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This volume is the first to offer a comprehensive, research-based, multi-faceted look at issues in early algebra. In recent years, the National Council for Teachers of Mathematics has recommended that algebra become a strand flowing throughout the K-12 curriculum, and the 2003 RAND Mathematics Study Panel has recommended that algebra be “the initial topical choice for focused and coordinated research and development [in K-12 mathematics].” This book provides a rationale for a stronger and more sustained approach to algebra in school, as well as concrete examples of how algebraic reasoning may be developed in the early grades. It is organized around three themes: The Nature of Early Algebra Students’ Capacity for Algebraic Thinking Issues of Implementation: Taking Early Algebra to the Classrooms. The contributors to this landmark volume have been at the forefront of an effort to integrate algebra into the existing early grades mathematics curriculum. They include scholars who have been developing the conceptual foundations for such changes as well as researchers and developers who have led empirical investigations in school settings. Algebra in the Early Grades aims to bridge the worlds of research, practice, design, and theory for educators, researchers, students, policy makers, and curriculum developers in mathematics education.

Understanding Emotions In Mathematical Thinking And Learning

Author: Ulises Xolocotzin
Publisher: Academic Press
ISBN: 0128024895
Size: 60.63 MB
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Emotions play a critical role in mathematical cognition and learning. Understanding Emotions in Mathematical Thinking and Learning offers a multidisciplinary approach to the role of emotions in numerical cognition, mathematics education, learning sciences, and affective sciences. It addresses ways in which emotions relate to cognitive processes involved in learning and doing mathematics, including processing of numerical and physical magnitudes (e.g. time and space), performance in arithmetic and algebra, problem solving and reasoning attitudes, learning technologies, and mathematics achievement. Additionally, it covers social and affective issues such as identity and attitudes toward mathematics. Covers methodologies in studying emotion in mathematical knowledge Reflects the diverse and innovative nature of the methodological approaches and theoretical frameworks proposed by current investigations of emotions and mathematical cognition Includes perspectives from cognitive experimental psychology, neuroscience, and from sociocultural, semiotic, and discursive approaches Explores the role of anxiety in mathematical learning Synthesizes unifies the work of multiple sub-disciplines in one place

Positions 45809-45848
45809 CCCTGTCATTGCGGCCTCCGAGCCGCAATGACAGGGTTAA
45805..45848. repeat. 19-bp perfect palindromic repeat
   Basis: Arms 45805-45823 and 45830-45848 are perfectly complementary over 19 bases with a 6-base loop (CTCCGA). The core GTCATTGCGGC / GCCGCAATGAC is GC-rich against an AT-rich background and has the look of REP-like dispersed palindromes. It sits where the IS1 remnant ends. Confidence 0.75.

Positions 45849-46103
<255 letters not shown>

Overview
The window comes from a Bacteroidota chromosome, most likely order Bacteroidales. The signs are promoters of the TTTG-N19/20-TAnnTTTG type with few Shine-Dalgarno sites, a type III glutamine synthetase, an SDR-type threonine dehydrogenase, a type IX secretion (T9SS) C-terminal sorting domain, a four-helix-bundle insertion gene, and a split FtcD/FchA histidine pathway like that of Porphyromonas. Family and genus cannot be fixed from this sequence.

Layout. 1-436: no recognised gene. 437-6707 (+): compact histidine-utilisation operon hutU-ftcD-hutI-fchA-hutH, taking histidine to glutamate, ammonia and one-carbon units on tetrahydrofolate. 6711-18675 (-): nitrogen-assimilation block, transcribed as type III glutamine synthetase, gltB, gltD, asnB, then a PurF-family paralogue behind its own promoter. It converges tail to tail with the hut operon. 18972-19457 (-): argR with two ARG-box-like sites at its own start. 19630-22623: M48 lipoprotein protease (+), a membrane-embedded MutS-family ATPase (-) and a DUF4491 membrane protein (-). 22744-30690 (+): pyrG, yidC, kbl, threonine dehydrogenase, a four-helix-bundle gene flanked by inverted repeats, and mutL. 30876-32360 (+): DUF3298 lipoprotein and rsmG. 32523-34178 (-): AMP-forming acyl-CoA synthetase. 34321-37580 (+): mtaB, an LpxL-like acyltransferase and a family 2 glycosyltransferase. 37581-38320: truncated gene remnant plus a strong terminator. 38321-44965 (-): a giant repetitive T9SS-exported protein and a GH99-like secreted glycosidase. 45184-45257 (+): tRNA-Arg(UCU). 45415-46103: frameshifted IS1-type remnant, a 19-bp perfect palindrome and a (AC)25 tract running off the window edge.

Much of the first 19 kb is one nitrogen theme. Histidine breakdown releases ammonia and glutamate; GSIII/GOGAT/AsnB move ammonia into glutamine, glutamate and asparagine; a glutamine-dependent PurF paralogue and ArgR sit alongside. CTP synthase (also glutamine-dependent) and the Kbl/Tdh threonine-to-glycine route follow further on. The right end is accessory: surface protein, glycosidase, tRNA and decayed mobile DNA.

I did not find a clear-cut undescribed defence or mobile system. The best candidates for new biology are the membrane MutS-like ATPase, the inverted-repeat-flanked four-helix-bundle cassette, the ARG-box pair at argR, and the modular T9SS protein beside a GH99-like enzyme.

Mathematics Teacher Noticing

Author: Miriam Sherin
Publisher: Routledge
ISBN: 1136838260
Size: 72.99 MB
Format: PDF, ePub
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Mathematics Teacher Noticing is the first book to examine research on the particular type of noticing done by teachers---how teachers pay attention to and make sense of what happens in the complexity of instructional situations. In the midst of all that is happening in a classroom, where do mathematics teachers look, what do they see, and what sense do they make of it? This groundbreaking collection begins with an overview of the construct of noticing and the various historical, theoretical, and methodological perspectives on teacher noticing. It then focuses on studies of mathematics teacher noticing in the context of teaching and learning and concludes by suggesting links to other constructs integral to teaching. By collecting the work of leaders in the field in one volume, the editors present the current state of research and provide ideas for how future work could further the field.

Multiple Perspectives On Mathematics Teaching And Learning

Author: Jo Boaler
Publisher: Greenwood Publishing Group
ISBN: 9781567505344
Size: 54.48 MB
Format: PDF, Mobi
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Authors analyze mathematics education from a range of perspectives. They address such practical problems as: maximizing the impact of teacher education programmes; increasing learning opportunities for students working in groups; and the impact of male domination in mixed classrooms.